The original statement can be understood well, without sacrificing the content in any way, simply by breaking it down.

The way to do this is to first teach the fundamentals and then show how to build the main idea up from the fundamentals:

  • Velocity is a combination of speed and direction.
  • Momentum is mass times velocity.
  • All objects have a natural tendency to maintain constant momentum.
  • For an object with constant mass (that’s most objects), constant momentum means constant velocity.
  • Constant velocity means traveling in a straight line with constant speed.
  • So, for most objects, maintaining constant momentum means traveling in a straight line with constant speed.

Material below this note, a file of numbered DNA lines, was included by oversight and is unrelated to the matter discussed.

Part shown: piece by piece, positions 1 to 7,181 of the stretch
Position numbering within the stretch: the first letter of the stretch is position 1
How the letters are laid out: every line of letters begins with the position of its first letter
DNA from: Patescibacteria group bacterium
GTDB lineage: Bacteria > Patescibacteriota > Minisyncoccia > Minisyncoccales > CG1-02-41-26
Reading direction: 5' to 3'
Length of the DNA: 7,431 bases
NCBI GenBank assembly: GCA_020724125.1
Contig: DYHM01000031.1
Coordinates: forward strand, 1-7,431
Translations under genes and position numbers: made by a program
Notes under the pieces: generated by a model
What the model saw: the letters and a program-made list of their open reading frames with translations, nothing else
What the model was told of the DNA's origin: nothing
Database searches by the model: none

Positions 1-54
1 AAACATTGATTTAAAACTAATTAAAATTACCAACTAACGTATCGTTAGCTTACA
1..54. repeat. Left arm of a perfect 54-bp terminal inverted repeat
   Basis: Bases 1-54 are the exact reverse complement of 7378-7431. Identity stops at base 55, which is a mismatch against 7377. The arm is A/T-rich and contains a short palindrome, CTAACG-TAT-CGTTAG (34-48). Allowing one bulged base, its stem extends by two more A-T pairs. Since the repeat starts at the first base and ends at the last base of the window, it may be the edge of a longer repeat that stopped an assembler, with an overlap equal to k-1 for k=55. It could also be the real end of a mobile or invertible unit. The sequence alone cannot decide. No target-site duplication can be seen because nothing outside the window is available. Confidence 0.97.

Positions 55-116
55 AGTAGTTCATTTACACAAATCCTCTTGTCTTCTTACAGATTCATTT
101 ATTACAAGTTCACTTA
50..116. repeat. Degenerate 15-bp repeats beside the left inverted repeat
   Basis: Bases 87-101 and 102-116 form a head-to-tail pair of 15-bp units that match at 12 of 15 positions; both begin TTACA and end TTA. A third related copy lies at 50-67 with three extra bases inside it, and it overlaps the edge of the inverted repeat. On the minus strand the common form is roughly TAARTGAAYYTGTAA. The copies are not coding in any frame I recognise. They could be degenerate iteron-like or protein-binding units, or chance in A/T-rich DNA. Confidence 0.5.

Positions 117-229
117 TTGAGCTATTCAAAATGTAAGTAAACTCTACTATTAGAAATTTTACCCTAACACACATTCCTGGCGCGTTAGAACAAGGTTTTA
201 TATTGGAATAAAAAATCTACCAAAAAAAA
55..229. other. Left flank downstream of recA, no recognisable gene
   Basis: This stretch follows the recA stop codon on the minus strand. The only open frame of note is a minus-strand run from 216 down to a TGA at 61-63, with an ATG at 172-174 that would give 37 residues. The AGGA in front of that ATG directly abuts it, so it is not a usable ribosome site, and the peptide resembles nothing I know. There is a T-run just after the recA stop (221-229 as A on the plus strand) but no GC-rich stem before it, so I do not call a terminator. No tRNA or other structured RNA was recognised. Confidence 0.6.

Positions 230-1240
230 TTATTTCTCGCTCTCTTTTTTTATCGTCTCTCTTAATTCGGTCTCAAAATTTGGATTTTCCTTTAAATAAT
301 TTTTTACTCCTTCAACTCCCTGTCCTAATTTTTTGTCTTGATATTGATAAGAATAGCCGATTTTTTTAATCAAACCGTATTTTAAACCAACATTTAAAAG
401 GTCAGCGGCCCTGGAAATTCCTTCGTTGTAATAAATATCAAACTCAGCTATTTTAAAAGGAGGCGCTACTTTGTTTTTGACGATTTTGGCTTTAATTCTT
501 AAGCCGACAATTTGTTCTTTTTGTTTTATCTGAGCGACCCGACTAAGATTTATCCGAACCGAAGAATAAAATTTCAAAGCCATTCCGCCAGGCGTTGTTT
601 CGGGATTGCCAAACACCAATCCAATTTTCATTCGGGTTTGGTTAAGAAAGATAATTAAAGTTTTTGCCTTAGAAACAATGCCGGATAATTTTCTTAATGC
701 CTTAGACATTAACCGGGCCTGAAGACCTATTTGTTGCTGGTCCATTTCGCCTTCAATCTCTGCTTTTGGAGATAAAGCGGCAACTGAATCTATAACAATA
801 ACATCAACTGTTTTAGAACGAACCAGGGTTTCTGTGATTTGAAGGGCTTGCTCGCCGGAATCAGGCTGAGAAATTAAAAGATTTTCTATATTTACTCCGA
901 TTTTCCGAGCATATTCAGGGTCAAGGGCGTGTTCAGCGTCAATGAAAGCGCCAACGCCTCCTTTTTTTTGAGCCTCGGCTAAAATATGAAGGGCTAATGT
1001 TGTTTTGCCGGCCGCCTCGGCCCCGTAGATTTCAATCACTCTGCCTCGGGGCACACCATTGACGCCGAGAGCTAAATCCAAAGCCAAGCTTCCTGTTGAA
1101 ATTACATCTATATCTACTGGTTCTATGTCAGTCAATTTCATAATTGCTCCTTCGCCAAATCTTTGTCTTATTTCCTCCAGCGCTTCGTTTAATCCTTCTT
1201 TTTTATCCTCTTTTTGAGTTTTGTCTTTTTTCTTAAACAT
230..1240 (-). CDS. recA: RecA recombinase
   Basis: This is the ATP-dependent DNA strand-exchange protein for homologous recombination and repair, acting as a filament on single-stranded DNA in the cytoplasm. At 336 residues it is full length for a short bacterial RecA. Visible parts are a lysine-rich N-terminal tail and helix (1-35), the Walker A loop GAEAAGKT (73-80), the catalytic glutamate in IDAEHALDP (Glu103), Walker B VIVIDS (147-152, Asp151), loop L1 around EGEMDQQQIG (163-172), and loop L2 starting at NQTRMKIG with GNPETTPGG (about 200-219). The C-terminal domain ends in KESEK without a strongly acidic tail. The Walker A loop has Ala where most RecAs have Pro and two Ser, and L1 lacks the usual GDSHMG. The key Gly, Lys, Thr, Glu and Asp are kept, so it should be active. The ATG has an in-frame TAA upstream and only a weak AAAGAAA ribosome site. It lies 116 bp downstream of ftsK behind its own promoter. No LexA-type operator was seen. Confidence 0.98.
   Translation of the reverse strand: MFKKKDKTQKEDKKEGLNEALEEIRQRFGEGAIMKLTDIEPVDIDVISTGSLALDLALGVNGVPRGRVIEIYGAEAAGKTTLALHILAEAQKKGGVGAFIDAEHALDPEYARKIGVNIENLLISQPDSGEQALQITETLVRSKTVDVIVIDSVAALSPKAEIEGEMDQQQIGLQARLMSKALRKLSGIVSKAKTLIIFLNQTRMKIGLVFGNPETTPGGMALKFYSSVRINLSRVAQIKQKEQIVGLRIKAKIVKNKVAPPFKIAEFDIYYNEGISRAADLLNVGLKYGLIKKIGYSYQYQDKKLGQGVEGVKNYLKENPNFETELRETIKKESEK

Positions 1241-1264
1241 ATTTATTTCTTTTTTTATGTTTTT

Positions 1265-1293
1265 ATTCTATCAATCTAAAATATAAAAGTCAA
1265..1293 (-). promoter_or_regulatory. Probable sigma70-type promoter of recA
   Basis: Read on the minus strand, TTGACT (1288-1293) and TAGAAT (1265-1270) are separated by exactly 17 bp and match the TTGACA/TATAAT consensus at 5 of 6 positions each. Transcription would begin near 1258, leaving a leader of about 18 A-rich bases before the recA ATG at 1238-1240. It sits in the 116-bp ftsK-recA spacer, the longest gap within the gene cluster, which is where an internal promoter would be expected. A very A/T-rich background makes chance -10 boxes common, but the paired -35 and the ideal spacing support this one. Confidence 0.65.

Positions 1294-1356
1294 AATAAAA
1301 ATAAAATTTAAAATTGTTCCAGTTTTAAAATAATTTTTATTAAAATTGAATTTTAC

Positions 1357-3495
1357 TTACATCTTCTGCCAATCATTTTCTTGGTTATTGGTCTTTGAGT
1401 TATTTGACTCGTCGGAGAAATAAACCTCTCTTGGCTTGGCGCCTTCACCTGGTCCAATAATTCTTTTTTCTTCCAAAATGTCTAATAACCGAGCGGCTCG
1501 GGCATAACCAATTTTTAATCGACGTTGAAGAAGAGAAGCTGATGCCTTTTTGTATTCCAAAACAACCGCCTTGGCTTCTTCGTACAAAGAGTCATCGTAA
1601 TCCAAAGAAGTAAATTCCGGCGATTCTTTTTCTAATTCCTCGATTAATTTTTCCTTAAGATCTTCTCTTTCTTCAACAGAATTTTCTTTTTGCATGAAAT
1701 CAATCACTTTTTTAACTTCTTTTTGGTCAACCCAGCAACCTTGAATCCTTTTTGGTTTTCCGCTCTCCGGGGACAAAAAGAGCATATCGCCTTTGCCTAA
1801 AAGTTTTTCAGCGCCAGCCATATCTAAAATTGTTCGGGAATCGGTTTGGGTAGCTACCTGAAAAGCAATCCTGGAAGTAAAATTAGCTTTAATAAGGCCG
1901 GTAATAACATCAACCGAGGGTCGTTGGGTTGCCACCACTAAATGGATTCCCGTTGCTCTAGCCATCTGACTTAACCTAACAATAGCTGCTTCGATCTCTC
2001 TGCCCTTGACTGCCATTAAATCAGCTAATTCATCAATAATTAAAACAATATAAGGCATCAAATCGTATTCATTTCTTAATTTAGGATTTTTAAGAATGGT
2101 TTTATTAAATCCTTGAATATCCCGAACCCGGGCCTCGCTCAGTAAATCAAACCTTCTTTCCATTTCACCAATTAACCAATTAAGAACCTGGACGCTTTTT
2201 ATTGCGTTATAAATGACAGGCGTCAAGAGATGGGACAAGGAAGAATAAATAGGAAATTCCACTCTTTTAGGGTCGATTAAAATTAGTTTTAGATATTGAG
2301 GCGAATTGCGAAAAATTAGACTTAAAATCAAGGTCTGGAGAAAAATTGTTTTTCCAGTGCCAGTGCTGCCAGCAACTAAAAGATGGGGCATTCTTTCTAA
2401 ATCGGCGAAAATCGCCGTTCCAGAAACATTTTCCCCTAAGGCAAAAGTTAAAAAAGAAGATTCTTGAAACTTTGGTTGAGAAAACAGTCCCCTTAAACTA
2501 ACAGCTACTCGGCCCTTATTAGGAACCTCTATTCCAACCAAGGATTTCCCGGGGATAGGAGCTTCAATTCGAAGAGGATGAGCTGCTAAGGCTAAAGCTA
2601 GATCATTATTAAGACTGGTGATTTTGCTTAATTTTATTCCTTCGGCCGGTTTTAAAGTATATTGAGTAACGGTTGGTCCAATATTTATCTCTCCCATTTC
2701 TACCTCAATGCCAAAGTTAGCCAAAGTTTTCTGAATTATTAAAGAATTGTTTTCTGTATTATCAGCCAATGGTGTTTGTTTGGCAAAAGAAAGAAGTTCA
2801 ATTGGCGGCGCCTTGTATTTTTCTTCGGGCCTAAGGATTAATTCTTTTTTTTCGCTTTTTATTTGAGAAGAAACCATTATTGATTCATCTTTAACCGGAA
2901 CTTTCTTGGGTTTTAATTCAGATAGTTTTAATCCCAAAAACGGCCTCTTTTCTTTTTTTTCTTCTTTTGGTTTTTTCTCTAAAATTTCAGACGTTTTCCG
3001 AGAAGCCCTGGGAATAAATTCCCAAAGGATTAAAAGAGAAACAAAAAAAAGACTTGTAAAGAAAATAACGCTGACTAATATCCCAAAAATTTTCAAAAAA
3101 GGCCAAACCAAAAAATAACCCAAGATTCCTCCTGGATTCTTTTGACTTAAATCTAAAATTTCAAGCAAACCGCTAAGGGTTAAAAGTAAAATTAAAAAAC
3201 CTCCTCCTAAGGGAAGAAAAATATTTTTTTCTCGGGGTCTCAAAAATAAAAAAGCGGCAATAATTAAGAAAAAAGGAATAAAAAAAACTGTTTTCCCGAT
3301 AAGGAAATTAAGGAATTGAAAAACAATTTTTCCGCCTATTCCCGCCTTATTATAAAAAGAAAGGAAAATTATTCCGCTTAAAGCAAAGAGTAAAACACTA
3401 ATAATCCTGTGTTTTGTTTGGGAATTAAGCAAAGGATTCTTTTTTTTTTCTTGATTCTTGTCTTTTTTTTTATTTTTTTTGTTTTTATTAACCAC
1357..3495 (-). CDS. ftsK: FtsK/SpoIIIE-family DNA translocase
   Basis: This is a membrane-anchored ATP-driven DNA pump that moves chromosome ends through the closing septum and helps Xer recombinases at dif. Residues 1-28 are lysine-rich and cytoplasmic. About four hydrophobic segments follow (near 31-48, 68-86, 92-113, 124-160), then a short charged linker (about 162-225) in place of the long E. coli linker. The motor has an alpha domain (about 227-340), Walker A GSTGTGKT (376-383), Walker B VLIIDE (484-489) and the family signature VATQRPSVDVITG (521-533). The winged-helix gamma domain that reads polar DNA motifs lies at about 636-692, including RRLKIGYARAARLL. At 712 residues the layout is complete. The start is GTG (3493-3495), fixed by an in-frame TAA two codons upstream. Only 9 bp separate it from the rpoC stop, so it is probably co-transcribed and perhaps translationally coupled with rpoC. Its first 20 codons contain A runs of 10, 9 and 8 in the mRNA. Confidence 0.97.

• For a rocket, mass isn’t constant because it’s ejecting steam. Rockets have a natural tendency to maintain constant momentum, but not a natural tendency to maintain constant velocity. That’s why it’s more precise to say momentum than velocity. For most objects, however, this distinction isn’t important.

There isn’t any point in this breakdown that a basic student can’t grasp, which means there is no reason that every student shouldn’t be able to grasp the full meaning of Newton’s first law of motion.

If you’re wondering what’s wrong with, “An object in motion tends to stay in motion, while an object at rest tends to stay at rest,” it’s because “motion” is quite vague, and, in fact, includes situations that are inconsistent with Newton’s first law. Acceleration, for example, is a kind of motion, but objects in motion do not tend to have acceleration. It’s more precise to say constant momentum or constant velocity than to say “stay in motion.”